Throughout the latter half of the 1930s and into the early 1940s, the Junkers Ju 87 "Stuka" dive bomber asserted itself as one of the more feared German Luftwaffe aircraft in the skies over Europe. The type was used to great effect in the German assaults against Poland, Norway, the Low Countries and France before attention turned to the invasion of Britain. It also played a role in the German invasion of the Soviet Union through Operation Barbarossa to begin the "East Front" as well as strikes against targets in North Africa and across the Mediterranean Theater. While the type proved itself more that capable for its intended role, its effectiveness waned in the wake of direct combat with intercepting enemy fighters serving to showcase its obvious vulnerabilities on a grand stage - particularly during the Battle of Britain in the summer of 1940. As it stood, the Ju 87 was a slow, unmaneuverable mount with severely limited defensive capabilities.
As such, the Junkers concern was charged with development of a similar-minded modern dive bomber, incorporating some of the excellent qualities inherent in the Ju 87 system. Key to this was retaining the two-man crew arrangement (including the rear gunner) and the identifiable inverted "gull-wing" wing design (sporting both anhedral and dihedral angles). A new fuselage design was drawn up which utilized a sloped frontal section offering up improved downward views over the engine mounting. The cockpit was centralized along the fuselage dorsal spine and a tapered empennage employed. Both the wings and fuselage would be called upon to bear the brunt of the intended bomb load. As in the Ju 87, the new design would make use of a rear gunner to defend the aircraft's vulnerable "six" region. A three-bladed propeller would be powered by a front-mounted Junkers Jumo 213A series 12-cylinder inverted-vee inline piston engine rated at 1,776 horsepower (this engine already in production and serving Focke-Wulf Fw 190 fighters and Junkers Ju 88 bombers). Overall dimensions included a wingspan of nearly 60 feet with a running length of 38.8 feet. The two crew would be seated in tandem (back-to-back) under an enclosed, framed cockpit. Armor would feature into the design to help protect the crew, engine and fuel stores from low-lying threats. The fuselage would be constructed of an all-metal substructure and skin.
Proposed fixed armament became a pair of 20mm MG 151/20 series cannons firing from the wing roots. Additionally, a 13mm MG 131 series machine gun as well as a 15mm MG 151/15 series cannon would be mounted to a dorsal turret at the rear. In terms of bomb load, the Ju 187 would be expected to carry a 1,100lb bomb along its fuselage centerline as well as smaller diameter bombs underwing for a most impressive and well-armed dive bomber design.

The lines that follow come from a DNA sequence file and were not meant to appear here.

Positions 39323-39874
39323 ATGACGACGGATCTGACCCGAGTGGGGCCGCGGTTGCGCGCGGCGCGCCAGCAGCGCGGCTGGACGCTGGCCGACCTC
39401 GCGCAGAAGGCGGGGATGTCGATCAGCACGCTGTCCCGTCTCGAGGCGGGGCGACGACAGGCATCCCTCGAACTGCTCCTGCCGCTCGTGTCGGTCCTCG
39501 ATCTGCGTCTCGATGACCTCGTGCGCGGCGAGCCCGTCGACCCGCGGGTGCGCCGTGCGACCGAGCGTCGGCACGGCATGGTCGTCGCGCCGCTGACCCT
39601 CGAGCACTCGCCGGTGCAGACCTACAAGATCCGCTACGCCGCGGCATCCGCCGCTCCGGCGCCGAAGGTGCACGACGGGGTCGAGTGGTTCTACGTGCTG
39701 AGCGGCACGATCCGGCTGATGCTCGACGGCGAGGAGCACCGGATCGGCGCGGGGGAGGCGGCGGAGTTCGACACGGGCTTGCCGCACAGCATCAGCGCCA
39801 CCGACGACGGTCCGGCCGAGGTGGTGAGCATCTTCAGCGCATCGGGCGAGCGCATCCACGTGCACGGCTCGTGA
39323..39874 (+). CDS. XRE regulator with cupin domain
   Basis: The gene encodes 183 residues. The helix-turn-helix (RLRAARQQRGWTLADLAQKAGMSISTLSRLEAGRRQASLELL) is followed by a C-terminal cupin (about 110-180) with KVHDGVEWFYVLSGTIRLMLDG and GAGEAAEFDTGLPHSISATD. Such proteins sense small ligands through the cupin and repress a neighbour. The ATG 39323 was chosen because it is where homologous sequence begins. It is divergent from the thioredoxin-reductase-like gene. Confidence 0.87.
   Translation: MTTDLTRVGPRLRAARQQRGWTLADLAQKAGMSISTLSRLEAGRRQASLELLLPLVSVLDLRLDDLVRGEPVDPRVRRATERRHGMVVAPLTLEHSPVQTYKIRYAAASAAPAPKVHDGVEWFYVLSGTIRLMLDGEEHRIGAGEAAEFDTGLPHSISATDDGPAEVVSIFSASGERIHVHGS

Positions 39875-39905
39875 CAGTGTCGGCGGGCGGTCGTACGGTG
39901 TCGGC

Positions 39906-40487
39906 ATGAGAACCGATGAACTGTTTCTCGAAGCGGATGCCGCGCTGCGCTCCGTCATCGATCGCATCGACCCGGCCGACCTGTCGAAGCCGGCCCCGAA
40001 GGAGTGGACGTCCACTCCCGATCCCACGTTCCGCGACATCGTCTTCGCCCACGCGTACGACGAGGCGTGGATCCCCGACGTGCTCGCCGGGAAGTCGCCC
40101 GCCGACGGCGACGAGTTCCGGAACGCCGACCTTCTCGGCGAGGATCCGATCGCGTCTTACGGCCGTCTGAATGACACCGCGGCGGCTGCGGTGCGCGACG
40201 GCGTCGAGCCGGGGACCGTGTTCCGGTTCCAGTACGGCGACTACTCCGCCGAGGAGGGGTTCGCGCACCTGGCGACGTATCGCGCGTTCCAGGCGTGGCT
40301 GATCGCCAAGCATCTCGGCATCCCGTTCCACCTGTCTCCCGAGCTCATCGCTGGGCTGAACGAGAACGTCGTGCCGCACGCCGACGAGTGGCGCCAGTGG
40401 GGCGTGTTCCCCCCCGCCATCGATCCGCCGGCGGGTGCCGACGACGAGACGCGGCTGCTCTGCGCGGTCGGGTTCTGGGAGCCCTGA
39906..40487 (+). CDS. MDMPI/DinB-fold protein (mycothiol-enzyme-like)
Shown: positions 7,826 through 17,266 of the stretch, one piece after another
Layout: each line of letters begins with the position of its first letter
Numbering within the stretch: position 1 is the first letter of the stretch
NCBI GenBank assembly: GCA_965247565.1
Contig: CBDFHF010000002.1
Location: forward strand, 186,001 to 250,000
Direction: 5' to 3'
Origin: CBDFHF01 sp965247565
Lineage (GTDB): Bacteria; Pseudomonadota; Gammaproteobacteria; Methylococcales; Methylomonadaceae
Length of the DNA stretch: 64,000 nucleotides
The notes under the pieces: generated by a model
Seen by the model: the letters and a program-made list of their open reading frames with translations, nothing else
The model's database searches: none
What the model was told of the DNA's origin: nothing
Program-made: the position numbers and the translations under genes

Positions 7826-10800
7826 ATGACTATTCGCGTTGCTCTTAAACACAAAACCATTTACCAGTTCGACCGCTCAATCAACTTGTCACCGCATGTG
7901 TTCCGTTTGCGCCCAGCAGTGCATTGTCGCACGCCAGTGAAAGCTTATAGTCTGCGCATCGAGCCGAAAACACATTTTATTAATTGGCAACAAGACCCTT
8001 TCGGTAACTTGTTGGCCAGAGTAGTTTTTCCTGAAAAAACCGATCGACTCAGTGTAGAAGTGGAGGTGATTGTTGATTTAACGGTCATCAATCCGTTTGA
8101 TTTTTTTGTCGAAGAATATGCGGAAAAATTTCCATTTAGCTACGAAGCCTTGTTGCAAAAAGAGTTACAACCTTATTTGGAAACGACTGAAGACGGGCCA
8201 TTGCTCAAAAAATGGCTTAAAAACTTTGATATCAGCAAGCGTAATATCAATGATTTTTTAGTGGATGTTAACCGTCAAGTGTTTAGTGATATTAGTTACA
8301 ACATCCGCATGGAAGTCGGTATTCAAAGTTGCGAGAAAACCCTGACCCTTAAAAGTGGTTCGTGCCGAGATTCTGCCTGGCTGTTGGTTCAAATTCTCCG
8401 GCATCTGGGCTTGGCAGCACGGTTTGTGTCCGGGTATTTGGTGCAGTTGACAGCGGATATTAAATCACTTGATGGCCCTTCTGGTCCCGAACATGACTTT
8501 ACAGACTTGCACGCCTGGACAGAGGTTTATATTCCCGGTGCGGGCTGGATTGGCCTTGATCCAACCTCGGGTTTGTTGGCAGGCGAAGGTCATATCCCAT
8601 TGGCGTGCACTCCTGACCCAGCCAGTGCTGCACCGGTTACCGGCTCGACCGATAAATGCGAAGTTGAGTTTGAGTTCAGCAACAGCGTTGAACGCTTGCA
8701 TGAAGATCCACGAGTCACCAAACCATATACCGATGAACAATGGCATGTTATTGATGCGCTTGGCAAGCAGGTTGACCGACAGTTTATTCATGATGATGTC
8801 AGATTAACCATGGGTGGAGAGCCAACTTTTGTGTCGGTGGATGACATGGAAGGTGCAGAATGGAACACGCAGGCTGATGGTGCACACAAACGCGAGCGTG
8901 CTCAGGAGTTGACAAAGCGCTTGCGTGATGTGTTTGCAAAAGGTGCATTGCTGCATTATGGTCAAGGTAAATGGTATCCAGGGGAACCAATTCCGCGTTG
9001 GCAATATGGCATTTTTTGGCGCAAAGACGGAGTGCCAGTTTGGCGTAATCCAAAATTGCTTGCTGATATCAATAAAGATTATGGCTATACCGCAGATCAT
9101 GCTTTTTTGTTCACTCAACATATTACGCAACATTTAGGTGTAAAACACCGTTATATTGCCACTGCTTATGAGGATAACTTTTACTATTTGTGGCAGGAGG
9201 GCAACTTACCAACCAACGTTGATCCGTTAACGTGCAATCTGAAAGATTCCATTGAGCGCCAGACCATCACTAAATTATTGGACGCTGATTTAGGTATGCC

Key refinements greeted the new aircraft which was ultimately assigned the designation of "Ju 187". Unlike the Ju 87 before it, the Ju 187 was to be completed with a retractable undercarriage to help increase airflow and improve aerodynamics. This was of a traditional configuration involving two main landing gear legs and a tail wheel. One of the more ambitious aspects of the Ju 187 design was to be its "rotating" tail section which, when fixed in place, acted as a normal empennage unit. However, the rotating nature of its design would allow the tail section to point the vertical tail fin downwards (preserving the horizontal tail planes), allowing for unfettered views of oncoming enemy from the rear gunner's seat - thusly providing for an unobstructed firing arc and improving self-defense capabilities of the aircraft.
Work on the project was begun and wind tunnel testing on several model forms was underway. A full size mockup was also under construction when, in 1943, the Reich Air Ministry canceled the Ju 187 project. Apparently, the projected maximum speed of the fully bomb-laden aircraft was never expected to exceed that of the existing Ju 87s in service by much and, when coupled with the technological barrier presented by the rotating tail unit, the program projected too many questions to allow for further funding and development. The Ju 187 project was further hindered by the fact that the Messerschmitt Bf 109 and Focke-Wulf Fw 190 fighters - available in larger quantities by this point in the war - had been successfully converted to capable dive bombers in their own right, thusly negating the need for a new, costly and dedicated dive bomber design.